Only this time they’re not being as cooperative as normal and I’m forced to beat them back down with a shovel.

‘I’m sure there’s a perfectly good explanation why Dad didn’t Skype today,’ I say, giving Mum a reassuring smile. ‘The internet’s probably fried or he had to go off base for some reason. I’m sure he’s okay.’

Mum turns to me, her brave face firmly in place. ‘You’re absolutely right, Romola. Now, go inside and enjoy yourself. You look lovely.’

I take a quick look in the mirror to make sure everything’s in order. I’m wearing the purple and red friendship band Riley made for me and some jeans Paige said were cool. My hair is in a loose bun on the top of my head the way I’ve seen Amal wear hers. It’s held in place with my peacock feather comb but it keeps slipping out – probably because I have so much hair. (I can sit on it if I tip my head right back. One day, I’m going to cut it off and have it made into a wig so that when I go grey, I can wear my wig and always have long brown hair.) As I reposition the comb, it occurs to me that this is precisely the kind of weird thing New And Improved Romola would not talk about. I file my wig plans under ‘Topics To Avoid’ and open the car door.

‘Oh, and love,’ says Mum, touching my arm, ‘there’s nothing wrong with the old Romola. And you didn’t stuff up anything, okay? What happened at school last year wasn’t your fault.’

‘Hm,’ I say, not wanting to get into it. School Last Year takes up a whole row of headstones in my imaginary cemetery, right next to School The Year Before and School The Year Before That.

‘Thanks for the lift, Mum. See you at 10.30.’

I climb out of the car awkwardly, trying to balance a tray of cupcakes, a gift and my bag. As I bump the door shut with my hip – thunk – faint party sounds filter out into the street: music, chatter, the occasional shriek of laughter. It’s time to attend the first birthday party I’ve been invited to in eight years.

Excerpted from The Beginner’s Guide to Revenge. Copyright © 2012 by Marianne Musgrove. Excerpted by permission of Random House Australia. All rights reserved. No part of this excerpt may be reproduced or reprinted without permission in writing from the publisher.


Don’t Breathe a Word


‘I, Mackenzie Elizabeth Carew, do solemnly swear never to communicate anything about what happened tonight.’

That’s what I promised my sister Tahlia, and I’ve tried my best to keep that promise. It’s hard, though. Grandpa is acting so strangely since his accident. I’m sure Mrs B. suspects something, and Mahesh must think I’m weird for avoiding him. My best friend Annie is too busy hanging out with Regan and Tegan to notice. But someone will find out if we’re not super careful.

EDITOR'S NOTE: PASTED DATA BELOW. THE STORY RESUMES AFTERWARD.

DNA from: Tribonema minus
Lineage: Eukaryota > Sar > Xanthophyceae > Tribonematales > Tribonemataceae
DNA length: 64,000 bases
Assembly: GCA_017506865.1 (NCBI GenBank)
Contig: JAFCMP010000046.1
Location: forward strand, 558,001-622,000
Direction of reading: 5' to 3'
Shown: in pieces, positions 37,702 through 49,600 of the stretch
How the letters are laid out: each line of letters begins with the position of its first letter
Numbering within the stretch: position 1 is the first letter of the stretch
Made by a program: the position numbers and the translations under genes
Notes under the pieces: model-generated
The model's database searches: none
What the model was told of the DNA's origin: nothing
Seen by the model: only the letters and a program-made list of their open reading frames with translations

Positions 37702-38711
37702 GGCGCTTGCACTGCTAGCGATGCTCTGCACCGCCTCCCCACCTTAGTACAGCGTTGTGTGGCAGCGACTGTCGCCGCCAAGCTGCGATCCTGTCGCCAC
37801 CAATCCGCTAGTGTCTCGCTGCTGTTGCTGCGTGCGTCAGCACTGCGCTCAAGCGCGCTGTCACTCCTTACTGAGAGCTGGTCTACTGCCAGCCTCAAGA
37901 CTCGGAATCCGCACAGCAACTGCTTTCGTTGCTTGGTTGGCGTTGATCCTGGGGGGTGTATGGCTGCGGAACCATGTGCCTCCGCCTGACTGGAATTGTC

It’s lucky Tahlia has a plan . . .

The story begins


Tahlia said we couldn’t tell anyone. Not ever. Not Annie, not Mahesh, not Mahesh’s mum, not the doctor, not my teacher. We couldn’t even tell Lydia.

‘Especially not Lydia,’ said Tahlia. ‘You can never breathe a word of it. You know what’s at stake.’ She grabbed me by the arm and hauled me into my bedroom. ‘Get your lucky doorknob.’


Don’t Breathe a Word continued...

'Bossy boots,' I muttered, reaching under my pillow. The doorknob was made of glass. It had heaps of facets that made it look like a big diamond.

I called it lucky because the day I found it, I'd been walking in the park with Mum. It was one of the few memories I had of her.

'Repeat after me,' said Tahlia. 'I, Mackenzie Elizabeth Carew.'

I spat on the doorknob and held it against my heart. 'I, Mackenzie Elizabeth Carew.'

'Do solemnly swear never to communicate anything about what happened tonight. Go on, Kenzie, say it.'

I said it.

'And the rest.'

I closed my eyes and said the sacred words,

'May my nose fall off and my hair turn blue,

May I fall in a tub full of alpaca poo.'

Tahlia nodded. 'We have some major thinking to do.'

Chapter One: The Thing

Two days earlier.

Something's blocking it,' I said, giving the front door an extra shove. 'Something heavy.'

'Let me try,' said Tahlia, pulling me away. 'You probably didn't turn the key properly.'

I rolled my eyes and gestured for her to have a go. She was in such a mood today. Earlier, she'd told me off for letting on we were sisters in front of her dance-class friends. She said I'd done it deliberately. Okay, maybe I did accidentally-on-purpose drop by the studio and call her 'sis'. Really loudly. Anyway, we were sisters, whether she liked it or not.

She gave the door a good push. 'That's weird,' she said. 'It really is stuck.'


I peered through the window. I wasn't prepared for what I saw. 'Tahlia! Look!'

She came over to see for herself. 'No!' she cried. 'Quick! Go round the back and climb in through the bathroom window.'

'Around the back? Please, Tahlia, can't you do it? I'd have to, y'know, go past the Thing.' I drew back, trying to blot it out of my mind.

'What thing?' asked Tahlia. 'Oh, the Thing. Can't you just shut your eyes or something? I'm too big to fit through the window. Kenzie, please, before it's too late.'

I glanced through the window again. 'All right,' I said, taking a deep breath. 'I'll do it.'

Excerpted from Don't Breathe a Word. Copyright © 2009 by Marianne Musgrove. Excerpted by permission of Random House Australia. All rights reserved. No part of this excerpt may be reproduced or reprinted without permission in writing from the publisher.


Lucy the Good

Lucy van Loon knows she’s a good girl. So why is she always sitting on the Time Out chair? After all, she had a very good reason for tipping Jacinta’s unicorn pencils all over the floor. And she only had a shriek because her grumpy aunt called her a bad girl and a greedy liar, which was UTTERLY not true. But what if Lucy is bad? Her aunt has brought something from Holland that Lucy wishes she’d never seen. Now she has to figure out how to avoid it, and fast. It’s time to prove she really is Lucy the Good. But how?